The second form, L2 ridge regularization, tries to suppress complicated fits in favor of simple generalizable fits.

These parameters each vary over the entire span of possible values (0 to 1 for alpha and lambda_min_ratio to 1 or the maximum possible lambda value);

The plot in Figure 4 shows how data points (red) can be fit with a complicated (blue line) or simple (green line) solution.

The blue line represents a model that overfits the data and therefore does not generalize well, because it relies too heavily on very specific data values that could be contaminated by noise, vary over time, or differ in each instance for other reasons.

In order to further regularize the fit to ensure it can generalize well, we also perform cross validation, which removes a portion of training data and uses that portion to test how well the model fits.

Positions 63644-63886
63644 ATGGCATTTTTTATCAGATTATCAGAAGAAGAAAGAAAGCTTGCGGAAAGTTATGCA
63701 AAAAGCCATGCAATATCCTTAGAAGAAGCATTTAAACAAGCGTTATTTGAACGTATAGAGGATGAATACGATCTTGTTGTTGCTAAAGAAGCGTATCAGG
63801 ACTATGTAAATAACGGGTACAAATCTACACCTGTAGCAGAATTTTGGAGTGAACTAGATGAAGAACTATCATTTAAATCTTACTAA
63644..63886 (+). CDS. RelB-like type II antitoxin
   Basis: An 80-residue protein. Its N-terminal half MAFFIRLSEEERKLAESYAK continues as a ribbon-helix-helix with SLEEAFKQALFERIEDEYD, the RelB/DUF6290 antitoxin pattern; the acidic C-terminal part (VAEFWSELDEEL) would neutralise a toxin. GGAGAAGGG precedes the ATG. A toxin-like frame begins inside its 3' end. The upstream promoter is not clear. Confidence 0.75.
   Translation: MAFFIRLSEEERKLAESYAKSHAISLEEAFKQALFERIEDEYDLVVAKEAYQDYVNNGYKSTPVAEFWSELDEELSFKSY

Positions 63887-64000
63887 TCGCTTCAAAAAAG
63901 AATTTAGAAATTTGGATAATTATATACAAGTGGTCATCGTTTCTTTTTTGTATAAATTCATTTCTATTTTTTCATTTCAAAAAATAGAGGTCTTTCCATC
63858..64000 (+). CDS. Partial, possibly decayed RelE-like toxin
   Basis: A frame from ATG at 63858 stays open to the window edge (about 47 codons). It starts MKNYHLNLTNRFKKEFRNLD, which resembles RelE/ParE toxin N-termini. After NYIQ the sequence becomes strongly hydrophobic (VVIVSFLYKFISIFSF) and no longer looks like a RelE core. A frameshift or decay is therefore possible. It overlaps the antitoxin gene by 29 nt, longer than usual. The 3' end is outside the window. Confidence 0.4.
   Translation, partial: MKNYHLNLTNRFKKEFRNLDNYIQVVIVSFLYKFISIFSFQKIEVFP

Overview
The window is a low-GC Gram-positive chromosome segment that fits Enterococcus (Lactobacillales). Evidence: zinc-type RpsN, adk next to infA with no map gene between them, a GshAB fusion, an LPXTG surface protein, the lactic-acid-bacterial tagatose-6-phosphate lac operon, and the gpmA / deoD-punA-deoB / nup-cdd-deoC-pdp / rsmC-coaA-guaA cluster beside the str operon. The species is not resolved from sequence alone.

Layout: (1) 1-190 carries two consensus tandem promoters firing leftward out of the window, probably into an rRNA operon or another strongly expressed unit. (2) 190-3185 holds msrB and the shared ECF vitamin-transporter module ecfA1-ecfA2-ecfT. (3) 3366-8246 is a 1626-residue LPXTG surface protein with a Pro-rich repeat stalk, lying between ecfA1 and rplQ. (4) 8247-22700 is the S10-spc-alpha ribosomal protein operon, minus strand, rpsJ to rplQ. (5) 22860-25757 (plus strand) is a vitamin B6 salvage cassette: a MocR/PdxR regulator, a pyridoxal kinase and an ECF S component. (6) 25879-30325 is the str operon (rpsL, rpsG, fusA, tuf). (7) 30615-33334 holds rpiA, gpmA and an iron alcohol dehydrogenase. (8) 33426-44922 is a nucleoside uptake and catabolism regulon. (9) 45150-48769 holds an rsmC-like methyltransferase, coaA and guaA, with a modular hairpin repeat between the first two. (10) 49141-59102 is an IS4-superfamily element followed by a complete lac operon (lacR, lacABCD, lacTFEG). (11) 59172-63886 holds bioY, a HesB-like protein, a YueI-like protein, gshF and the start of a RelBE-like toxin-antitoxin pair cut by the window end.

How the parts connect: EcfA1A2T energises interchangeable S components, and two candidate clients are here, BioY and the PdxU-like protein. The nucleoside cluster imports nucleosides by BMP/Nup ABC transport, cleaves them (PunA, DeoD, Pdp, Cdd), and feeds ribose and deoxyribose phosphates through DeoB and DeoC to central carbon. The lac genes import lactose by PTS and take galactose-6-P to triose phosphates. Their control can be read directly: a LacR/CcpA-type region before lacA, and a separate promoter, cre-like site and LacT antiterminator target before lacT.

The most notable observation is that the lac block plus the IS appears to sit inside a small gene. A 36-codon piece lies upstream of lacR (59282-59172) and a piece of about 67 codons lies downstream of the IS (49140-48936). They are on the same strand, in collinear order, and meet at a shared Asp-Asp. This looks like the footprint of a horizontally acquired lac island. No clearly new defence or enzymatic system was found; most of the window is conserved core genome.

Given 5 folds, 8 alphas, and 100 lambdas, this method will run 4000 models using the maximum number of GPUs on a system (nGPUs = maxNGPUS).

The validation data was not used to make the model, so can be trusted as an impartial data set to test if the model generalizes well and remains accurate.

Red corresponds to no better than using the mean income to predict any income, while green indicates a more accurate model that does much better than just using the mean income to predict the income.

The models in green use various features in the data, combined in a linear way, to produce a model that best matches the training data while being expected to generalize well to unseen test data.